The work shirt.
About ten. Five of which are black and look exactly the same. They are all variations on the theme of black and grey – very forgiving colours – and various thicknesses for different times of the year.
Through sheer practicality the work shirt has become the most vital part of my wardrobe. It is the Swiss army knife of clothing, with a compartment for everything I may need when going on tour. I wear them so often that they have become part of my persona. I may not be alone in this habit but I have a ‘Hayden Uniform’ that I have to wear for the job of being me. When I put a work shirt on I think “Okay I’m ready to be me now, let’s get the day started.” The only time I break from this is when I’m on stage, where I am currently wearing a cut-off denim waistcoat and matching jeans a la ‘Born to Run’-era BRUCE SPRINGSTEEN.
It’s all about the pockets. You want an inside secret pocket, two pockets on either side of the lower torso – ideally with a smaller pocket within those – then at least one chest pocket to top it off. You’re usually looking at around 4 or 5 pockets minimum for a good work shirt. My favourite has six.
I think it’s from my barber growing up. He wore them and would keep untold numbers of bits and bobs stored in his pockets. He always looked so effortless and like he had his entire life sorted out. A life organised through a shirt.
I definitely feel a bit threatened. I associate myself so strongly with work shirts so it can be strange seeing them on another person. However, if I see one I really like I’ll simply look on longingly. I saw a guy in London recently with a beautiful work shirt and I stared at it for so long that he came over to ask me what I wanted. I was too embarrassed to ask him about the shirt.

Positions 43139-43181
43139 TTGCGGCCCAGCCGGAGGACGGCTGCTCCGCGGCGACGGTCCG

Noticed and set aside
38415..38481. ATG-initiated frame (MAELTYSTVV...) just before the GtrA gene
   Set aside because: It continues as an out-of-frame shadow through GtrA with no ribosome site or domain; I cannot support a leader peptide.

I look at our road crew a lot. They have very tough jobs and wear clothes that are highly practical, which I like. I spend a lot of time looking at wholesale trade catalogues for industrial work wear. Big books full of things like highly durable DICKIES trousers and overalls that you can only buy en mass.
My current wardrobe is immaculate as I am on tour. I did a big tidy and storage session and it feels like part of my life has been cryogenically frozen awaiting my return in the future.
That happens to me quite often. In fact, the jeans I am wearing this very moment are a pair of LEVI’S I bought about two years ago and didn’t really like. I hadn’t worn them at all and then a couple of days before we left on tour I put them on and, lo and behold, they are exactly what I want in life. I’ve worn them almost every day for the last month. The denim is slightly elasticated which I initially thought was weird, but now I am on tour buses and planes for prolonged periods of time that bit of extra give is perfect. Elastic is the traveller’s friend.
No radical changes, but it has been a long and often ugly journey to get my wardrobe to the state it’s in now. I have reached the happy balance where 90% of the things I own are compatible and I don’t have to think about what I am going to wear on any particular day. I remember when we first played South by Southwest in the States, I was wearing a huge wide–brimmed felt hat, a bandana and a tie–dyed shirt. It was a bit of a disaster.
No. I think I just wear my uniform. My philosophy is: “This is me, why should I want you to be attracted to anything other than who I am?”
A good T–shirt fold is both space–saving and just a delight. Neatly folding a T–shirt brings me so much joy and I am still refining my technique.